[This is the first of an occasional series of posts considering aspects of the remarkable personality of Louis XIV, France's Sun King]
The king wants to go Saturday to Versailles, but God appears unwilling, because of the impossibility of readying the buildings to receive him, due to the prodigious mortality among the workmen. Cartloads of corpses are carried off nightly, as if from a charity hospital. The grim convoys are hidden so as not to terrify the worksite, and not to besmirch that “meritless favorite“—you know that quip about Versailles.
Madame de Sévigné, 12 October 1678
A disturbing undercurrent of obsession runs through the history of Louis XIV’s patronage of building. Madame de Sévigné’s clever chatter chillingly encapsulates the bemused disregard with which the court surveyed the Sun King’s building campaigns.
Cosseted in gilded salons, courtiers viewed schemes such as the tragic folly of attempting to divert the river Eure to Versailles—which killed thousands of military conscripts, squandered millions of livres upon a stillborn aqueduct to nowhere, and had as its only goal assuring that the fountains at Versailles could play at full force all the day long—as nothing more than an amusing diversion, a great gift of a joke that provided endless fodder for bons mots.
(Above, the failed Aqueduct of Maintenon, which today makes an undeniably picturesque landscape ornament.)
The court—composed of the ancient Nobility of the Sword and once a proud warrior class—had, by the midpoint of Louis XIV's reign, paled to snobbism, frivolity and pointlessness, emasculated by the king’s imperiousness and the glittering diversions he so cleverly dangled before it.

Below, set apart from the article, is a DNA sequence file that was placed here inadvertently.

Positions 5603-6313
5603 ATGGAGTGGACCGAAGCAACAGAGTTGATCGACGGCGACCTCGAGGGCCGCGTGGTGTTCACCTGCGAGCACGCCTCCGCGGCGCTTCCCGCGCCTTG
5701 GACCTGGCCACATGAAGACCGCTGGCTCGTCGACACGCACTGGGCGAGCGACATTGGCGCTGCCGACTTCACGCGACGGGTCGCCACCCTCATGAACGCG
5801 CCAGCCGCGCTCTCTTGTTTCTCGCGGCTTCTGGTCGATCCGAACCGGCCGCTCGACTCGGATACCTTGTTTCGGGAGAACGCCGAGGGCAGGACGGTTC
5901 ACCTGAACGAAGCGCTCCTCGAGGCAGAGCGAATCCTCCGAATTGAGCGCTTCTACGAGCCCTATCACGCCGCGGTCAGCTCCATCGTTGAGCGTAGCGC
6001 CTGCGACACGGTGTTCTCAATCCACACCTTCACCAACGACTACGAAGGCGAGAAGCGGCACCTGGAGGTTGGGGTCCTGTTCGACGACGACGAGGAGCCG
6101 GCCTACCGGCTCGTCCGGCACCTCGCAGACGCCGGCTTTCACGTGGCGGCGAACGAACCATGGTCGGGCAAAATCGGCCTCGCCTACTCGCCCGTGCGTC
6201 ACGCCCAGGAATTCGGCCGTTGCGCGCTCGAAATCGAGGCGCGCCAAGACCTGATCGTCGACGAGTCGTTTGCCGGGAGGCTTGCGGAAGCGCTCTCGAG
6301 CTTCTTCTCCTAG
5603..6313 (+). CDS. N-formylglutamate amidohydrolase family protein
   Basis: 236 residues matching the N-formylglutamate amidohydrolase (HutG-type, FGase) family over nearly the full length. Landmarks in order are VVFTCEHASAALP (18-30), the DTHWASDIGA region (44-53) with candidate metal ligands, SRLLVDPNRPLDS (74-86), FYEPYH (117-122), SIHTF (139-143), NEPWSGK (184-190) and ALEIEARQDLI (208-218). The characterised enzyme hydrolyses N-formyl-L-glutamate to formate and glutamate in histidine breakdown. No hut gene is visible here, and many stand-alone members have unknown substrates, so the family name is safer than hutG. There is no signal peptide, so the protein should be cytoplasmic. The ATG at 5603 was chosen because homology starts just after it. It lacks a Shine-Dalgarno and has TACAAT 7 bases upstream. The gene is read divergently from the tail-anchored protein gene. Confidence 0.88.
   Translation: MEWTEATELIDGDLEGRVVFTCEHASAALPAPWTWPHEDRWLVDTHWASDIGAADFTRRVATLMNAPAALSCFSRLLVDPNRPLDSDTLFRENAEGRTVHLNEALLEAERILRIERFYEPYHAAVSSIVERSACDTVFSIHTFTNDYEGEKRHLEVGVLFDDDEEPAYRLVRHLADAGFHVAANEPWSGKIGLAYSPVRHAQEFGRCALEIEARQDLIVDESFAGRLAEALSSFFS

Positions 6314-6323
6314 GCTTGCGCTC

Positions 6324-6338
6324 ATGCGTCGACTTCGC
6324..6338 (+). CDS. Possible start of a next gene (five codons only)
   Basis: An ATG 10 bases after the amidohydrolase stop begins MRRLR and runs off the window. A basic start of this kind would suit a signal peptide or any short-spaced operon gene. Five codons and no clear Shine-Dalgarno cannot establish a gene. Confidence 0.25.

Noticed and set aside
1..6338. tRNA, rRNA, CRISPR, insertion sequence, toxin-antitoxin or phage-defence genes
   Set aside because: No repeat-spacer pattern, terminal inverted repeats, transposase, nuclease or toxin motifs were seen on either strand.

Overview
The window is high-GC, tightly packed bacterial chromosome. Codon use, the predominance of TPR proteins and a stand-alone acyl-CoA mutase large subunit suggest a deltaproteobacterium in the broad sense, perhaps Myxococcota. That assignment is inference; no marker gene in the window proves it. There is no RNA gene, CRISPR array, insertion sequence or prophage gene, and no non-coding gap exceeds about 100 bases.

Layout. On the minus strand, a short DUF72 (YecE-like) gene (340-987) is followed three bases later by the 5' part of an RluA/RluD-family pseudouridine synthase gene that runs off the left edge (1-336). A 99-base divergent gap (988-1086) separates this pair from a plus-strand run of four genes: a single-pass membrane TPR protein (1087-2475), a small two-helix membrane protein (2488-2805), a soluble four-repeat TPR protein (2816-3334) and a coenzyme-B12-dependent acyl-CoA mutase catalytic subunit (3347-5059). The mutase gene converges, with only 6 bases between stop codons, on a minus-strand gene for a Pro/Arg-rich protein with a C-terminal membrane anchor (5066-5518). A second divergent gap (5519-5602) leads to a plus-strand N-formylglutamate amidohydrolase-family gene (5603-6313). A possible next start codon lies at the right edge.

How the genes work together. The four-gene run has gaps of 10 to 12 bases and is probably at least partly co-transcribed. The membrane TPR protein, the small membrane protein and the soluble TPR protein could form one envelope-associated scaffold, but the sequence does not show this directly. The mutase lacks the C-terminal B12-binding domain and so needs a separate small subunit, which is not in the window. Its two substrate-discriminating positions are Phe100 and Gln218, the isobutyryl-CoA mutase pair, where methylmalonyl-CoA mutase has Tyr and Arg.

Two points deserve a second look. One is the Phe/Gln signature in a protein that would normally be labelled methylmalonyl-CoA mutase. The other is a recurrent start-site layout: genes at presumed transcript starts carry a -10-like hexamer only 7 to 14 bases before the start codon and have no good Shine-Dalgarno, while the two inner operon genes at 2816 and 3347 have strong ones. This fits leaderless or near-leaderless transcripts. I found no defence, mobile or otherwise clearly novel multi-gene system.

(Below, Louis XIV and the Dauphin before the shortlived Thetys Grotto at Versailles.)
When he wished to exercise it, Louis XIV held enormous power. To be brutally concise, the king—faced with splintered, ineffectual opposition—had almost free rein to act as he wished and was held in check mostly by his own conscience. This is the reason why his mother, Queen Anne of Austria, placed so much emphasis upon inculcating into the child-king the precepts of an honnêtte homme, a "good man," for without an ingrained moral compass the temptations of unchecked power could quickly bring a ruler and his nation to ruin.
This is also the reason why devout, intellectual clerics such as Bousseut and Fénelon (above) loomed so large in late 17th century French society: their topical sermons and the moral guidance they offered were effectively the only public criticism permitted of the monarch, the press being under complete governmental control. If anything was to be aired openly by a Frenchman not also a man of God, it was published, anonymously, in the Netherlands.
“This idol, gloire“
By far the most amazing and damning indictment of the king came from the cleric Fénelon, and his open letter, addressed directly to Louis XIV, is all the more remarkable because he was also preceptor to the Dauphin—the king's eldest son and heir to the throne.
...while the people lack bread, you yourself lack solvency, and you refuse to acknowledge the extremity to which you are reduced. Since you have always been happy, you cannot conceive that you would ever cease to be so. You are afraid to open your eyes, afraid to be forced to relinquish a portion of your gloire. That gloire, which hardens your heart, is more dear to you than justice, than your own peace of mind, than the survival of your people, who daily perish from diseases borne of famine. And finally, it is more dear to you than your own eternal salvation, which is irreconcilable with this idol, gloire.
Fénelon's scorn was unprecedented, and it is amazing both he and his missive survived the king's reading. And he was absolutely right: the letters and memoires of ancien régime France are dotted with a leitmotif of anecdote as successive generations of aristocrats and ministers survey a desolate countryside from their carriages and remark upon starved peasants reduced to eating tree bark and grass.